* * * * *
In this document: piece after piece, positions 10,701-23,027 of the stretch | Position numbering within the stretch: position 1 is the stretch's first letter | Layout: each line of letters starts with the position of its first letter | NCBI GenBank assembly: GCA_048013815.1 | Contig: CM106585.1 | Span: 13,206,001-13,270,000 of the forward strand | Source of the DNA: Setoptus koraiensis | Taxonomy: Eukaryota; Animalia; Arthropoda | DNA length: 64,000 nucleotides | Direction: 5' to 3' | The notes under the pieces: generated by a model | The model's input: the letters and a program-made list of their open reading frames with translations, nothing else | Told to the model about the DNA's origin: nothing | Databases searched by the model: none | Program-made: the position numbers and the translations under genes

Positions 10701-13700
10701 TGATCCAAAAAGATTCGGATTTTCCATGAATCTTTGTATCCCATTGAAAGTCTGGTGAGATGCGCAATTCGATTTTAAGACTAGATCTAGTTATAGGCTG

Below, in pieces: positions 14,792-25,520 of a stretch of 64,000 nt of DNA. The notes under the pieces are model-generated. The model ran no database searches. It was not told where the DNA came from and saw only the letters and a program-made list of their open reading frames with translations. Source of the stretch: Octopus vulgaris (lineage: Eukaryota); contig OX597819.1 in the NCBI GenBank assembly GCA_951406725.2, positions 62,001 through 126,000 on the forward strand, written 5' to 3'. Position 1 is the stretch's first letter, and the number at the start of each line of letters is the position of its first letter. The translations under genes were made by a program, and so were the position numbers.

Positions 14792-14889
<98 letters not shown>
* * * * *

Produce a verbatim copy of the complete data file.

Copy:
In this document: piece after piece, positions 10,701-23,027 of the stretch | Position numbering within the stretch: position 1 is the stretch's first letter | Layout: each line of letters starts with the position of its first letter | NCBI GenBank assembly: GCA_048013815.1 | Contig: CM106585.1 | Span: 13,206,001-13,270,000 of the forward strand | Source of the DNA: Setoptus koraiensis | Taxonomy: Eukaryota; Animalia; Arthropoda | DNA length: 64,000 nucleotides | Direction: 5' to 3' | The notes under the pieces: generated by a model | The model's input: the letters and a program-made list of their open reading frames with translations, nothing else | Told to the model about the DNA's origin: nothing | Databases searched by the model: none | Program-made: the position numbers and the translations under genes

Positions 10701-13700
10701 TGATCCAAAAAGATTCGGATTTTCCATGAATCTTTGTATCCCATTGAAAGTCTGGTGAGATGCGCAATTCGATTTTAAGACTAGATCTAGTTATAGGCTG

Below, in pieces: positions 14,792-25,520 of a stretch of 64,000 nt of DNA. The notes under the pieces are model-generated. The model ran no database searches. It was not told where the DNA came from and saw only the letters and a program-made list of their open reading frames with translations. Source of the stretch: Octopus vulgaris (lineage: Eukaryota); contig OX597819.1 in the NCBI GenBank assembly GCA_951406725.2, positions 62,001 through 126,000 on the forward strand, written 5' to 3'. Position 1 is the stretch's first letter, and the number at the start of each line of letters is the position of its first letter. The translations under genes were made by a program, and so were the position numbers.

Positions 14792-14889
<98 letters not shown>